Zheng Bin was wanted for offences relate to illegal internet betting in China. The man is known to have had ties with an underground sportsbook operating during the 2010 football World Cup, taking bets on the game in spite of the fact that most forms of sports betting in the country are illegal.
Chinese police were having a hard time tracking down Zheng Bin, but a few days ago the man basically fell into their laps. During a routine traffic check in which police were looking for drunk drivers, Zheng Bin was pulled aside when an officer noticed that he had been drinking.
At this point the officer used his internet-connected PDA to call up Zheng Bin’s police record. When he saw an outstanding arrest warrant for the man, the officer immediately took Zheng Bin into custody. His vehicle has been impounded, and he is now being held for questioning.
Zheng Bin was not a gambler, he was a bookmaker. This crucial difference means a lot when it comes to Chinese gambling laws. Officials crack down hard on anyone who takes bets illegally, but like in many countries, nobody pays much attention to the punters.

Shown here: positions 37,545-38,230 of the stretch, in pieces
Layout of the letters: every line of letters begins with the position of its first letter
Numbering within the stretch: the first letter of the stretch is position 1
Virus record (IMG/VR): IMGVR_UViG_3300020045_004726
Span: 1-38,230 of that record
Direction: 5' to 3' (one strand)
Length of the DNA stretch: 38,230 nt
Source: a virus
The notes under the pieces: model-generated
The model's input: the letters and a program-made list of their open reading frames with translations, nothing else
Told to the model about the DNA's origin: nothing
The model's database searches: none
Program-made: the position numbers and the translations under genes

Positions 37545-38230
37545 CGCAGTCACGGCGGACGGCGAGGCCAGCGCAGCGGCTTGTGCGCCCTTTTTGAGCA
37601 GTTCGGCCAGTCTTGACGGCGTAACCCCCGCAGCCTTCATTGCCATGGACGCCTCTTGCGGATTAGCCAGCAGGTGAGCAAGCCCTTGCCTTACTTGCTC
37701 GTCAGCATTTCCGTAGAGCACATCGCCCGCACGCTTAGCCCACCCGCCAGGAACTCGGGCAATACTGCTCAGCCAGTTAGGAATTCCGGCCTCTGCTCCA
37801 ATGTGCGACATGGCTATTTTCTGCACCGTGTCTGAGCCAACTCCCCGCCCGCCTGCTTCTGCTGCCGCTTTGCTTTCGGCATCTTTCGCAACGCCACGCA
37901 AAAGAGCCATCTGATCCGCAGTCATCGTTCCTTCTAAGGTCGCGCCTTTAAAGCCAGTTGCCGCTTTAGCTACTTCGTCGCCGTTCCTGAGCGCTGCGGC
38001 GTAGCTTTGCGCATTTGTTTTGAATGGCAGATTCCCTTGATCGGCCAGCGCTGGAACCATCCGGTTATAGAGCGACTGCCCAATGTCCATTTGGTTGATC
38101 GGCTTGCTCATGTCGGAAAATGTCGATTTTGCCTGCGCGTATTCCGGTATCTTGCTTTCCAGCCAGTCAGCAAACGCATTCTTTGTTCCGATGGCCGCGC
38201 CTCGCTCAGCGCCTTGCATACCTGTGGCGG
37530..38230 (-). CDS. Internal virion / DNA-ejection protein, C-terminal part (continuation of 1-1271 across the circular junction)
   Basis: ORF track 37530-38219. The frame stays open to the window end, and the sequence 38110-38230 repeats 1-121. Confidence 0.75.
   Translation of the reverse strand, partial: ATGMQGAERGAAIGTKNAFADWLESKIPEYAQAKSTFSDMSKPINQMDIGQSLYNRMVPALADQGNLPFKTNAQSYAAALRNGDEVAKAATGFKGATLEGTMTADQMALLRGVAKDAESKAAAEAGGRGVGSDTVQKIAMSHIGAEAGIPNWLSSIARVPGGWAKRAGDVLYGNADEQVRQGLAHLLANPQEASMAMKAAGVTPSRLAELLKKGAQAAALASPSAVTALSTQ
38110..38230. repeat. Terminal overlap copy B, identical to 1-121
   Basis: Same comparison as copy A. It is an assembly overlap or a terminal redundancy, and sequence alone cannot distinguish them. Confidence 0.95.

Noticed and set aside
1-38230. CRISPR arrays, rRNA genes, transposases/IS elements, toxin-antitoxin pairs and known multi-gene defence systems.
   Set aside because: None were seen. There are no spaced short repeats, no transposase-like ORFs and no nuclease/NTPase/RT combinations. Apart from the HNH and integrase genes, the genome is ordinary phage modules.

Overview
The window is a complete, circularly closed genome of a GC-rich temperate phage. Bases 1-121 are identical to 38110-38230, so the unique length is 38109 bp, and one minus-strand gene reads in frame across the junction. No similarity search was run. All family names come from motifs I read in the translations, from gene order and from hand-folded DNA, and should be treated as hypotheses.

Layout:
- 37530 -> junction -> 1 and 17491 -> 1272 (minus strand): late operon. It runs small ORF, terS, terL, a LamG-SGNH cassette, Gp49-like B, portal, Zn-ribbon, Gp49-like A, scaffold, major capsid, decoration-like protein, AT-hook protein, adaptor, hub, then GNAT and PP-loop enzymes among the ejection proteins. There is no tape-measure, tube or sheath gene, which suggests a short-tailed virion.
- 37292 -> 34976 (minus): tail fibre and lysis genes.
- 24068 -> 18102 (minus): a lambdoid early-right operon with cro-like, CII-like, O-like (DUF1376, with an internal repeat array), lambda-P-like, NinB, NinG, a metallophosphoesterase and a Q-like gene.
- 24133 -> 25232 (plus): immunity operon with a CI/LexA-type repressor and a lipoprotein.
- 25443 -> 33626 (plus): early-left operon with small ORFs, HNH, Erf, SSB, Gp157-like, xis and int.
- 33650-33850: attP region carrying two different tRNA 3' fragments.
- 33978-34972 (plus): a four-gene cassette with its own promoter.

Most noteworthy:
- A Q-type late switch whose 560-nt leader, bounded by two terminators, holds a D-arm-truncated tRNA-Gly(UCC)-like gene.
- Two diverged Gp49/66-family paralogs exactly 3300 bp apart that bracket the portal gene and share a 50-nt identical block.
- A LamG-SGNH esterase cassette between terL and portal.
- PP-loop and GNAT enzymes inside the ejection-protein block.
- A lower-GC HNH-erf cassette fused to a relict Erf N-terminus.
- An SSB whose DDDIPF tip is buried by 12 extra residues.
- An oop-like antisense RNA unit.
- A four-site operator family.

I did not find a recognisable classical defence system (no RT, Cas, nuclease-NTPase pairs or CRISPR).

One of the big reasons for this is that unlicensed bookmakers, including both street betting shops and online sportsbooks in China, often have associations with match fixing and other sports corruption. China’s national football league is now one of the most corrupt pro sports leagues in the world, and officials are working hard to clean up the sport’s tarnished image.
By elimination (or at least reducing) the number of illegal bookmakers in the country, perhaps they can get a handle on the rampant sports corruption issue.